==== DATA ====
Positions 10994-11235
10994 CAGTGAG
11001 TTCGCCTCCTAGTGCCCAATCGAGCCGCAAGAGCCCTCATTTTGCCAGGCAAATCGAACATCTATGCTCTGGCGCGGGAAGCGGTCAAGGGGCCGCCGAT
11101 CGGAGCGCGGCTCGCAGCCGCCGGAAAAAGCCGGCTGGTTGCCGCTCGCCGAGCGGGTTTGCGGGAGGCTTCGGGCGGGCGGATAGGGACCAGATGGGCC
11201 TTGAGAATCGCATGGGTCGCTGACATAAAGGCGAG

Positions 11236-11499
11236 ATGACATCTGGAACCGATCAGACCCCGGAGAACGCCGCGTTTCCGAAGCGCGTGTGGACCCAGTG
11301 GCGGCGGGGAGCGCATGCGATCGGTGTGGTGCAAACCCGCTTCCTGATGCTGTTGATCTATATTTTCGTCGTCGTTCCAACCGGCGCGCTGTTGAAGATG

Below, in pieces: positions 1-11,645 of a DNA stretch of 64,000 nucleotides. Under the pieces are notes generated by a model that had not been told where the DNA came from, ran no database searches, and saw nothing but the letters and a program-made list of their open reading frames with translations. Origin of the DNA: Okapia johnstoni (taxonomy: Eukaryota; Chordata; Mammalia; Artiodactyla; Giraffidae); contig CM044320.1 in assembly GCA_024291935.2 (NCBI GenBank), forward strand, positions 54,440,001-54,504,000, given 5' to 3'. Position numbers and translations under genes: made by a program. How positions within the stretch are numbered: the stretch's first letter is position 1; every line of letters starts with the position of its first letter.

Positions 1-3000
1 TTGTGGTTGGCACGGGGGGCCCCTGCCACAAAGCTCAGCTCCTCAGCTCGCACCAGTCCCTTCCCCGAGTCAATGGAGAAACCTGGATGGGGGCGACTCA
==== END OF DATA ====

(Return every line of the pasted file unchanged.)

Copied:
Positions 10994-11235
10994 CAGTGAG
11001 TTCGCCTCCTAGTGCCCAATCGAGCCGCAAGAGCCCTCATTTTGCCAGGCAAATCGAACATCTATGCTCTGGCGCGGGAAGCGGTCAAGGGGCCGCCGAT
11101 CGGAGCGCGGCTCGCAGCCGCCGGAAAAAGCCGGCTGGTTGCCGCTCGCCGAGCGGGTTTGCGGGAGGCTTCGGGCGGGCGGATAGGGACCAGATGGGCC
11201 TTGAGAATCGCATGGGTCGCTGACATAAAGGCGAG

Positions 11236-11499
11236 ATGACATCTGGAACCGATCAGACCCCGGAGAACGCCGCGTTTCCGAAGCGCGTGTGGACCCAGTG
11301 GCGGCGGGGAGCGCATGCGATCGGTGTGGTGCAAACCCGCTTCCTGATGCTGTTGATCTATATTTTCGTCGTCGTTCCAACCGGCGCGCTGTTGAAGATG

Below, in pieces: positions 1-11,645 of a DNA stretch of 64,000 nucleotides. Under the pieces are notes generated by a model that had not been told where the DNA came from, ran no database searches, and saw nothing but the letters and a program-made list of their open reading frames with translations. Origin of the DNA: Okapia johnstoni (taxonomy: Eukaryota; Chordata; Mammalia; Artiodactyla; Giraffidae); contig CM044320.1 in assembly GCA_024291935.2 (NCBI GenBank), forward strand, positions 54,440,001-54,504,000, given 5' to 3'. Position numbers and translations under genes: made by a program. How positions within the stretch are numbered: the stretch's first letter is position 1; every line of letters starts with the position of its first letter.

Positions 1-3000
1 TTGTGGTTGGCACGGGGGGCCCCTGCCACAAAGCTCAGCTCCTCAGCTCGCACCAGTCCCTTCCCCGAGTCAATGGAGAAACCTGGATGGGGGCGACTCA